Are You Focused on the Right Thing?

Last Updated May 17, 2011 11:51 AM EDT

If you were to name this century's standout CEO in the consumer packaged goods industry, whom would you choose? Odds are you'd pick-me, too-Procter and Gamble's A. G. Lafley, who led the company from 2000 to 2009, during which time sales doubled and profits rose fourfold, an awesome performance by any standard.

But if you had to name the five companies in the category with the highest total shareholder return in that period, well, no one would win that office pool: From 1999 to 2009, the leaders are Reckitt Benckeiser, Alberto Culver, Inter Parfums, J. M. Smucker, and Tupperware, each of which delivered an A-plus return above 300%. (The company you've never even heard of, Reckitt Benkheiser, makes Woolite, Calgon, and French's Mustard, among other products, and produced about 650% for shareholders.) My Booz & Company colleagues Steffen Lauster and Elisabeth Hartley explain the success of this quintet by arguing that the advantages of scale have generally declined in the industry (except when it comes to expanding into emerging markets) while the benefits of focus have soared, with the result that the biggest winners have been companies that concentrate their resources and collective intelligence to leverage capabilities in relatively narrow product portfolios.

But get this: The more focused a company is, the more likely the CEO will lose his job. Or so it seems. Booz's just-released annual study of CEO succession this year looked at turnover rates for companies with four different leadership styles, ranging from the CEO who is hands-on and operational (think Alan Mulally of Ford) to the hands-off leader of a holding company (e.g., Warren Buffett at Berkshire Hathaway). In 2010 there were 291 changes in command at the world's 2,500 largest companies. Among them, the study notes, "the tenure of a holding company CEO is a third longer, on average, than that of an operationally involved CEO."

Now, these data are more like peaches-to-mangos than apples-to-apples. The turnover data look at all industries, not just consumer packaged goods; the time frames are different; and there's not a one-to-one mapping between leadership style and company focus-it's possible for successive CEOs of the same company to approach their role differently. Generally, though, there's an understandable correlation between how focused a company is and the CEO's direct involvement in operational decisions.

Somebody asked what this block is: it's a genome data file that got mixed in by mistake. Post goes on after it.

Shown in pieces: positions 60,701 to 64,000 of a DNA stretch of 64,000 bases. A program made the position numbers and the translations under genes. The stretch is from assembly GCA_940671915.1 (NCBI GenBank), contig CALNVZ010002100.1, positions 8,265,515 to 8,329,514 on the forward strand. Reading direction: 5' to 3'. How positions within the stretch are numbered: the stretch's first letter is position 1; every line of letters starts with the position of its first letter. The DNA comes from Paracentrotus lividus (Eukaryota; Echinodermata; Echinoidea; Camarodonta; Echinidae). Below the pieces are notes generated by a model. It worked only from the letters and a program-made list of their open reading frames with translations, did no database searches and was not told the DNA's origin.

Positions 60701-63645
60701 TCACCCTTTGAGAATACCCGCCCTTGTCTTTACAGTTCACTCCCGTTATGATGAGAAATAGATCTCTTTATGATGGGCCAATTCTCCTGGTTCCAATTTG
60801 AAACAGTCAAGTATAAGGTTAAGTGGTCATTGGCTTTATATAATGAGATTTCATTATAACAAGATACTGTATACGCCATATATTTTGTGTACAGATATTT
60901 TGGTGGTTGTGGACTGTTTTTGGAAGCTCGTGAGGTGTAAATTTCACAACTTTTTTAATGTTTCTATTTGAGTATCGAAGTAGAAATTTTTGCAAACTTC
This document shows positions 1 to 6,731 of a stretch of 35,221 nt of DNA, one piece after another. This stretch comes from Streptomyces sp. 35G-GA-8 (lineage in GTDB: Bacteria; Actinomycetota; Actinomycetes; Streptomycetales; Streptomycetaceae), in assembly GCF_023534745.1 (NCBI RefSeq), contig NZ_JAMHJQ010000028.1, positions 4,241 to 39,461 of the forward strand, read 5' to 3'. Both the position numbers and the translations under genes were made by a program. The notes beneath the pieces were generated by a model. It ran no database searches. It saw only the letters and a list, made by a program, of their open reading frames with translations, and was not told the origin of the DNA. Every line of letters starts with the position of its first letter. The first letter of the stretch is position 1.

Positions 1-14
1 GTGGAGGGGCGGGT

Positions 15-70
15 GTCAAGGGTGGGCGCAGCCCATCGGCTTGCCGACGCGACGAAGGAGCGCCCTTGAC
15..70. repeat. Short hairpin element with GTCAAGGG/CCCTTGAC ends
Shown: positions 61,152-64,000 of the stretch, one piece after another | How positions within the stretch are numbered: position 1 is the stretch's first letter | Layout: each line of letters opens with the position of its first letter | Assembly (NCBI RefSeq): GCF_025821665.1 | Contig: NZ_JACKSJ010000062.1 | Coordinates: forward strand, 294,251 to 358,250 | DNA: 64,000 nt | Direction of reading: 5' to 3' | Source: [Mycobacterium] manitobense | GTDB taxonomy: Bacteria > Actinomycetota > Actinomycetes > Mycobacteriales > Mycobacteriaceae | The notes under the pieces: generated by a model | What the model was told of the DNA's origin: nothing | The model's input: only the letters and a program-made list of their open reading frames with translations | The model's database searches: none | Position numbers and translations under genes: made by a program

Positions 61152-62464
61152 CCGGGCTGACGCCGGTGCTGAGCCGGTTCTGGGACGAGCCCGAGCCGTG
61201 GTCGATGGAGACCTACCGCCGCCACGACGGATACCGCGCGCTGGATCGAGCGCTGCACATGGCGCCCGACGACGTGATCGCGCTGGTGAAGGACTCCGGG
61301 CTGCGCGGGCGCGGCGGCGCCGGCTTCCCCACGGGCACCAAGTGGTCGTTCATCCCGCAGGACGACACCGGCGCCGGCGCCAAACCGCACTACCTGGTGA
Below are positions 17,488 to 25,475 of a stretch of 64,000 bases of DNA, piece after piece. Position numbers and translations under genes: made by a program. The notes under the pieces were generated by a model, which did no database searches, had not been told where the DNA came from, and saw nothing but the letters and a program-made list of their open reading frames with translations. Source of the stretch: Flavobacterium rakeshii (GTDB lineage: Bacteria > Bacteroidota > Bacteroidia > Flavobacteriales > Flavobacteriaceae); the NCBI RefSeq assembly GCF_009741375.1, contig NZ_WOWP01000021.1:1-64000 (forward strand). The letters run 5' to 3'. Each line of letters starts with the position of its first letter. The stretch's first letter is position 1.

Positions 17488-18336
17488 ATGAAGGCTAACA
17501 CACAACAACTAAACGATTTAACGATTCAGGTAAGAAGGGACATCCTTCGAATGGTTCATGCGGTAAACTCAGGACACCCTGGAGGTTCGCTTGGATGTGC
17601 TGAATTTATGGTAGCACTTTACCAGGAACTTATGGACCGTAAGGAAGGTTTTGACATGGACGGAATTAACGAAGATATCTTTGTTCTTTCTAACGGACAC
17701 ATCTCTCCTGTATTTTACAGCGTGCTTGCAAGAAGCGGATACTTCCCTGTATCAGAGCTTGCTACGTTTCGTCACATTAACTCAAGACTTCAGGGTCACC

It's troubling to think that company focus could be good for shareholders and bad for CEO tenure. There are benign explanations. Focused companies are more likely to be acquired. (Alberto-Culver, for example, is in the process of being swallowed by Unilever.) A takeover usually costs the target CEO his job.

Still, it's troubling to ask: Could strategic decisions that benefit shareholders be bad for a leader's job security? Can a CEO make moves that protect himself while hurting returns? There are at least three ways in which this happens:

Pursuing growth for growth's sake. CEOs-especially new ones-are under tremendous pressure to show top-line growth. (Same is true for anyone with a p&l.) But market conditions don't necessarily oblige. You might want to grow by 10% this year, but there might only be 4% worth of healthy, profitable growth out there-or next year, or the one after that. Do you have the guts to resist the temptation to fill out the rest with Hamburger Helper? London Business School professor Donald Sull writes about the strategy of "active waiting" for the right opportunity to grow. He's right-but your boss (or your board) might not see it that way.

Diffusion of accountability. When things go wrong, an operationally involved CEO has a hard time pointing a finger at anyone but himself. The more remote you are from the details, the more opportunities you have to avoid paying the price for under-performance. It's the old "prepare three envelopes" joke. I actually lived it once, sitting at the table with a leadership team when our boss said, "I'm getting a lot of heat. We'd better reorganize." A few months later, he escaped to a new job.

Copying your competitor. Your strategy is-or ought to be-different from your rivals'. Why is it, then, that executives find themselves tempted to imitate a strategy that worked for the other guy? Odds are it will be less successful for you. At the same time, though, chances are you won't get criticized-after all, it's a proven strategy, right?

These pathologies aren't confined to people in corner offices. I've exhibited them. You have, too. It takes discipline to understand your company's path to prosperity and stick to it, especially when it leaves you exposed.

Illustration courtesy flickr user George Rex